At 12:25pm, the Parramatta arrived and began pulling people out of the water. A merchant vessel was on the scene as well.

"After an extensive search of the area for further survivors or bodies, none have been sighted; it is therefore believed any people unaccounted for have gone down with part of the vessel," AMSA and Border Protection Command said in a joint media release at 6.38pm.

In two asylum boat tragedies north of Christmas Island last month, the vessels tipped over in rough conditions. Those two capsizes - one overnight on July 12-13 and another on July 16 - were also fatal.

In the first, officers from Customs Vessel Triton rescued 88 people with help from a merchant vessel. Rescuers also recovered the body of 10-week-old baby boy Abul Jafari from Afghanistan.

The July 16 capsize was closer to Christmas Island. The bodies of two men and two women were recovered. In that incident, officers from HMAS Warramunga and HMAS Albany rescued 144 people, including an eight-month-old baby Afghan girl found floating face down in the ocean and not breathing.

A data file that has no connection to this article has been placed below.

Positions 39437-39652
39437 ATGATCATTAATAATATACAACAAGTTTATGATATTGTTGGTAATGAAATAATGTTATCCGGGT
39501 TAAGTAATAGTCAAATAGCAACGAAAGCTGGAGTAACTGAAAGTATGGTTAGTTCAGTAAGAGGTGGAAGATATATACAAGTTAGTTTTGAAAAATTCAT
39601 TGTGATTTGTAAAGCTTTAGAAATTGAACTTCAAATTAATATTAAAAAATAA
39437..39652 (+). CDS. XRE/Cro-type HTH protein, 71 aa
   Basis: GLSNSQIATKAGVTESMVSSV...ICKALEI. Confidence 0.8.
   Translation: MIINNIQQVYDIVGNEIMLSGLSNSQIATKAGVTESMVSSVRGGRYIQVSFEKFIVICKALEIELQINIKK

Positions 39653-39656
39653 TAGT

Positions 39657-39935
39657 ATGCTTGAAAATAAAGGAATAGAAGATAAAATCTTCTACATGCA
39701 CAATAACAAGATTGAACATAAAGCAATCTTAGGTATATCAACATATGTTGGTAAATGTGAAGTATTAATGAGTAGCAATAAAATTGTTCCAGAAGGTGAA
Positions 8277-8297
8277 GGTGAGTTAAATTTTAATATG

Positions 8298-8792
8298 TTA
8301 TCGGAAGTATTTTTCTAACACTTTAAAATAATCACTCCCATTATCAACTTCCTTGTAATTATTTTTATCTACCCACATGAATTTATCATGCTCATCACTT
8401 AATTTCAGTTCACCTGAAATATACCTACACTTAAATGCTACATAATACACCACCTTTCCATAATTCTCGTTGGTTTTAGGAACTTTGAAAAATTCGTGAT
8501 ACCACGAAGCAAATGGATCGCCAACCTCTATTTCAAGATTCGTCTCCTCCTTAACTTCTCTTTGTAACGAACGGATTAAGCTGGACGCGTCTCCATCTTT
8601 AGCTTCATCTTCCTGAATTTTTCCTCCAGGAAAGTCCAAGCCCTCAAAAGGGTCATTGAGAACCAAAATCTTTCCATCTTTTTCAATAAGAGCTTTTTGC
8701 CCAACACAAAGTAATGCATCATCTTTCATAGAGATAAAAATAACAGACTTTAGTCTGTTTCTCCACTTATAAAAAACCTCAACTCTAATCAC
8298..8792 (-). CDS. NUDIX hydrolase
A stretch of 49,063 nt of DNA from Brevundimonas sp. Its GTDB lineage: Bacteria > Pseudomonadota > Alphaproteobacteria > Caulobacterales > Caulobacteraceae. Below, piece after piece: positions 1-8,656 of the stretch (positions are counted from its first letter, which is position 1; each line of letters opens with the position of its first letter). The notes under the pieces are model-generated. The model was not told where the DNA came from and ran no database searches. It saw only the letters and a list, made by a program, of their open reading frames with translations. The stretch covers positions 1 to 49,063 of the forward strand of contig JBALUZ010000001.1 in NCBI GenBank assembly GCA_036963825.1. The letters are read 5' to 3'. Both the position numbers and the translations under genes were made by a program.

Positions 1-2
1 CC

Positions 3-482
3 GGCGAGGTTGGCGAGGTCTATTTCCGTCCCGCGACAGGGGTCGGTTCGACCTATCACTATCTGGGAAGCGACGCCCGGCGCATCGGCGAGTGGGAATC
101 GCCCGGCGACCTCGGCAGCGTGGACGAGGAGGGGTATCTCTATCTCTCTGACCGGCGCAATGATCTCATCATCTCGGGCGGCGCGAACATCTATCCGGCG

Her mother is missing presumably drowned. In that incident, the navy has confirmed an officer from the Warramunga spotted the girl, pulled her into a inflatable boat and revived her.

Those rescued yesterday are from the 40th boat to either arrive, be intercepted or rescued since Kevin Rudd announced his PNG Solution on July 19.


Chasing the 'Brazilian dream,' migrants strain the country's immigration laws

An investigation this month found illegal immigrants from Haiti living in squalor in an overcrowded camp – highlighting Brazil's lack of policies for dealing with a growing issue.

By Janet Tappin Coelho, Correspondent / August 20, 2013

After making the journey from Port au Prince in Haiti to Brazil, illegal Haitian immigrants are housed in a make-shift shelter in Brasiléia, Acre state, in conditions criticized by a human rights organization, June 1, 2013.
Janet Tappin Coelho

Rio de Janeiro